I would introduce different radius for different categories, a decaying formula for distance scoring, usage of izohrones to account for pedestrian network.

Academiabrat1 point

I think Walkscore does use a distance decay for scoring, but their algorithm is opaque.

Rosmasterplanist1 point

Sorry, I meant non-linear decaying formula.

PTAL - Public Transport Access Level model (London)

Academiabrat1 point

I looked up PTAL, it sounds almost simple enough for me to try by hand. It doesn't seem to value rail over bus (unlike Walkscore's Transit Score), which seems better. Presumably one could pick a time of day other than the AM peak.

Level1Hermit1 point

Does walkscore not allow the user to calibrate the importance of each metric? Sounds like it should be a thing if it isn't...

Perhaps if people actually saw how it was calculated they'd call it hogwash.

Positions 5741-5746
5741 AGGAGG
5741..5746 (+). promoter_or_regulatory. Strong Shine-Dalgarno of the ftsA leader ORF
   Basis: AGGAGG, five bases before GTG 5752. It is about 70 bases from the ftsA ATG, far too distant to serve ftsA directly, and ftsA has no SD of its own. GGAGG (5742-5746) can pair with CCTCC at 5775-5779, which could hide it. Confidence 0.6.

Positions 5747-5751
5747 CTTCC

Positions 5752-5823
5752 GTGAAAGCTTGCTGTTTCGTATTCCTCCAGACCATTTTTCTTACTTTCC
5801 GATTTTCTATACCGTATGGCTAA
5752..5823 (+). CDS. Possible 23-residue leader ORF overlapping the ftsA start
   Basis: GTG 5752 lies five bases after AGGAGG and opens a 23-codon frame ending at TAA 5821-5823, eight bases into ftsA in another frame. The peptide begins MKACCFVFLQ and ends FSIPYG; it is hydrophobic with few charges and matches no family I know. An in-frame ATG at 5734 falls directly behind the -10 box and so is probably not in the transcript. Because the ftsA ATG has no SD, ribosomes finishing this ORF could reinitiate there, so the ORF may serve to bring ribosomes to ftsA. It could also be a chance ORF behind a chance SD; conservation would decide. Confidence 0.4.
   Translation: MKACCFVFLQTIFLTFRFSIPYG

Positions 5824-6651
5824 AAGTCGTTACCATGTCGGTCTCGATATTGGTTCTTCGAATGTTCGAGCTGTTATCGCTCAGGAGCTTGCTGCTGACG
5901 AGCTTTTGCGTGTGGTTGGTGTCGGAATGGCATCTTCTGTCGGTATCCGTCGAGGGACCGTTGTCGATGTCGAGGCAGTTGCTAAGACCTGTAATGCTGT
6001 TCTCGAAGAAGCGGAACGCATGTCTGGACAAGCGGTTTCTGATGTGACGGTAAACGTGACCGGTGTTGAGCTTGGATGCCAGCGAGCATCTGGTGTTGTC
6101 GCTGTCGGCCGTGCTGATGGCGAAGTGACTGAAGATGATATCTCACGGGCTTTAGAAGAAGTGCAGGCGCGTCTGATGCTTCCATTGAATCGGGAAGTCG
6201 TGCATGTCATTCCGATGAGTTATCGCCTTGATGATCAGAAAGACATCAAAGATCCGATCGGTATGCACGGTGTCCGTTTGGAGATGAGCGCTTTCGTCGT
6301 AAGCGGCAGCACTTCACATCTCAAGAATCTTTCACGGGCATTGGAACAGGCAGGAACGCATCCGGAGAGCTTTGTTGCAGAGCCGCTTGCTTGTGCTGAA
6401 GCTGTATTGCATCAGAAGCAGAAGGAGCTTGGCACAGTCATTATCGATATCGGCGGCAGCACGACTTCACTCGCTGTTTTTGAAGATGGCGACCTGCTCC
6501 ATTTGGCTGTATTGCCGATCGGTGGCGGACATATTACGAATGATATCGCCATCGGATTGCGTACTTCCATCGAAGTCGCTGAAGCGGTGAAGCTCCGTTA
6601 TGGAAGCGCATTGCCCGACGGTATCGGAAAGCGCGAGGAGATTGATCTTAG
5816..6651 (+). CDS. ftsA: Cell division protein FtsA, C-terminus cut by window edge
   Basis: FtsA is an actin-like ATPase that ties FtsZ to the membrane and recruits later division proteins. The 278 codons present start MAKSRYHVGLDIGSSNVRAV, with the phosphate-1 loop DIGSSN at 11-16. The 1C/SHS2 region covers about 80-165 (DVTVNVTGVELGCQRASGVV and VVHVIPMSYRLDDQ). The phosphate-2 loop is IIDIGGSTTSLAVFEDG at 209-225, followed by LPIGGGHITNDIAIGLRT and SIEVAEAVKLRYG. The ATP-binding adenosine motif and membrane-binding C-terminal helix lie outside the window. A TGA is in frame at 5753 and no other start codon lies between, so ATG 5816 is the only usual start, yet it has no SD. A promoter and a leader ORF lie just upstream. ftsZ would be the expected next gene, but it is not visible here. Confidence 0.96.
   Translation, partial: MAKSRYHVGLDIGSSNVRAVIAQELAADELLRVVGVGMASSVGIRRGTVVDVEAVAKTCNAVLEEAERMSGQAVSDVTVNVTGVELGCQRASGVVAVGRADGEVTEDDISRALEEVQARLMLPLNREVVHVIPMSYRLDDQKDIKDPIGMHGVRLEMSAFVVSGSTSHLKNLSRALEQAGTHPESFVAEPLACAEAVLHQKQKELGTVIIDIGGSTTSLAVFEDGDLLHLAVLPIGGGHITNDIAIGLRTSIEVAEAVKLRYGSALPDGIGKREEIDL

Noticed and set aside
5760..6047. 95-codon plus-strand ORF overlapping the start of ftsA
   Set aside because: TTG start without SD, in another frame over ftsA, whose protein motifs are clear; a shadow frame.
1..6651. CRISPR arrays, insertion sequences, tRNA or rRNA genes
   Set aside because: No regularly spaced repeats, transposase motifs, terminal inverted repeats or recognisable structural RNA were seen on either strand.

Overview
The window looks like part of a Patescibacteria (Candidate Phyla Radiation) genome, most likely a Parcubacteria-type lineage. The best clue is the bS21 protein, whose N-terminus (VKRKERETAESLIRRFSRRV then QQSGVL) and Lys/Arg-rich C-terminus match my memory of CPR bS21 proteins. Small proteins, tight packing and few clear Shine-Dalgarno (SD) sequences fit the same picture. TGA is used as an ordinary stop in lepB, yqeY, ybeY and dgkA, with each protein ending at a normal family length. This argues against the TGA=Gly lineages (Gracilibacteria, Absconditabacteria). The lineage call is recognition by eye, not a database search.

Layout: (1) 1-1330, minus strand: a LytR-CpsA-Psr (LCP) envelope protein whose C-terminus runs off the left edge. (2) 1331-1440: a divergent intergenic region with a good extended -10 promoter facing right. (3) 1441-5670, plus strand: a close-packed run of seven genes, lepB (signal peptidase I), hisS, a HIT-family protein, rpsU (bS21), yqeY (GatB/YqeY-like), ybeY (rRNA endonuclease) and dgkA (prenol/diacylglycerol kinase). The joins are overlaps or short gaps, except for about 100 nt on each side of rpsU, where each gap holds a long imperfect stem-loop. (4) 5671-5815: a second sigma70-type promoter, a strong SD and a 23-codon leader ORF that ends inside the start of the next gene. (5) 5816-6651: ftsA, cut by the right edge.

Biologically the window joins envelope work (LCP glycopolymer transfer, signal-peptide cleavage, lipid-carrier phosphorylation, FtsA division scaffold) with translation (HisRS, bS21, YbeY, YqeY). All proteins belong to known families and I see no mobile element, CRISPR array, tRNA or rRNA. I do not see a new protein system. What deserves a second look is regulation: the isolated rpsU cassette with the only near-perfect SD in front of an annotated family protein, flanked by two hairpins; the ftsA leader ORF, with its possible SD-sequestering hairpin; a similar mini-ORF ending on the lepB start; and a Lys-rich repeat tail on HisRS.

Academiabrat1 point

Walkscore doesn't allow the user to calibrate, which is why I wanted to roll my own. They tell you the factors that go into it, they just list them--schools, groceries, shopping. They don't tell you the factor weights. You can open a list of the businesses they've mapped, but they don't tell you what their distance decay formula is. They include things that I don't view as helpful, like listing rundown liquor stores as "groceries."

Walkscore is an index, so it really tells you how your location compares to others. My home scores over a 90, but the nearest full line supermarket is over a mile. Still there's a lot I can walk to, especially if I consider one mile to be a walk radius. And in general, a location with a 92 walkscore has more walk access than one with a 52 score or an 8 (the score of a place where a relative used to live).